While working on a few posts about camouflage in fish, I came across a fascinating news release about just how black deep sea fish can be.
The research, led by scientists from the Smithsonian’s National Museum of Natural History, found sixteen unrelated species of fish with skin so black they can ‘disappear’, even in habitats rich with bioluminescence. When researchers tried to photograph the fish (which had been brought to the surface), they found it difficult to capture any detail. Measurements showed that the fish absorbed more than 99.5% of the light that fell on their surfaces, making them, in what the press release terms, ‘ultra-black’.
In relation to the use of bioluminescence by many deep sea species, Researcher Karen Osborn is quoted as saying:
“If you want to blend in with the infinite blackness of your surroundings, sucking up every photon that hits you is a great way to go.”
The fish use the black pigment, melanin, in a really clever way. The researchers found that pigment is packed into “cellular compartments” called melanosomes, close to the fishes’ skin surface. They are arranged in such a way that any light not absorbed is reflected onto another nearby melanosome.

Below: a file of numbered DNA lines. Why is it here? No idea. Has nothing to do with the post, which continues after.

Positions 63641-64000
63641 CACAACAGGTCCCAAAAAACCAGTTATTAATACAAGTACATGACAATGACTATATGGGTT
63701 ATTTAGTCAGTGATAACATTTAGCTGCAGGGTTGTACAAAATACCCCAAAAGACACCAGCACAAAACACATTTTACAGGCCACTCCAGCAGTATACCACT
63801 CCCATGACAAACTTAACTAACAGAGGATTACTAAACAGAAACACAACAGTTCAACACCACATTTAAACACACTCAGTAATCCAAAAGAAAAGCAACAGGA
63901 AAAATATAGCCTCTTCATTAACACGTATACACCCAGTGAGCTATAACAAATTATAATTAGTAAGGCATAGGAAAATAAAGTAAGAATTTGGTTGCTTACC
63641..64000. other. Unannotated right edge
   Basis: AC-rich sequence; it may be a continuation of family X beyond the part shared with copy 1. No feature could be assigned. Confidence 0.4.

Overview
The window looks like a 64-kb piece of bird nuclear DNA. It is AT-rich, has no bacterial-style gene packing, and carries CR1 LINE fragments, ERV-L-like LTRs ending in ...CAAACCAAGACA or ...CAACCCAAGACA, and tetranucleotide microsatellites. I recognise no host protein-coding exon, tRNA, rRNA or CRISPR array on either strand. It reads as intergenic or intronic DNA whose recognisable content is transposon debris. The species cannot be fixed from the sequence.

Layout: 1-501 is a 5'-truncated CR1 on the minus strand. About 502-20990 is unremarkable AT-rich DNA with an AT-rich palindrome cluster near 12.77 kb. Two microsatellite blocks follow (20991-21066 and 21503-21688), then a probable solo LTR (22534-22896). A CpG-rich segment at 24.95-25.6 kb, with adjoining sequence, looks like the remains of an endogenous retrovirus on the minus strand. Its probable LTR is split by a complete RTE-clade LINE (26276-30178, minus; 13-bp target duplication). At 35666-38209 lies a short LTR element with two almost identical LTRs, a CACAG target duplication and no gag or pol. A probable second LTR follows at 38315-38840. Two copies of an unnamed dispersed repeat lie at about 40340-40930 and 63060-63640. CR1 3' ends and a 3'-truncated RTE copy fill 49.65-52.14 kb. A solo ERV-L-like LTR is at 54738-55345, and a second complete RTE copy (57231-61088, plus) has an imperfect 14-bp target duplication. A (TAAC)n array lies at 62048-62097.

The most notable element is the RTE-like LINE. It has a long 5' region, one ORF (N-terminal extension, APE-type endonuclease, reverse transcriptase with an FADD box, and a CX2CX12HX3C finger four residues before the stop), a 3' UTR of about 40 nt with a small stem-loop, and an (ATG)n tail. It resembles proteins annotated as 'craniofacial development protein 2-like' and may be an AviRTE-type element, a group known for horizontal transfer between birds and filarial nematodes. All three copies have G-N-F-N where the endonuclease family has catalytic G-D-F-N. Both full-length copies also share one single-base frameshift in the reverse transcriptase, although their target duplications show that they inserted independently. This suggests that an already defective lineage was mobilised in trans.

“Effectively what they’ve done is make a super-efficient, super-thin light trap,” Osborn said. “Light doesn’t bounce back; light doesn’t go through. It just goes into this layer, and it’s gone.”
quotes and image (Anoplagaster cornuta) taken from news materials supplied by the Smithsonian.
The article can be read in full:
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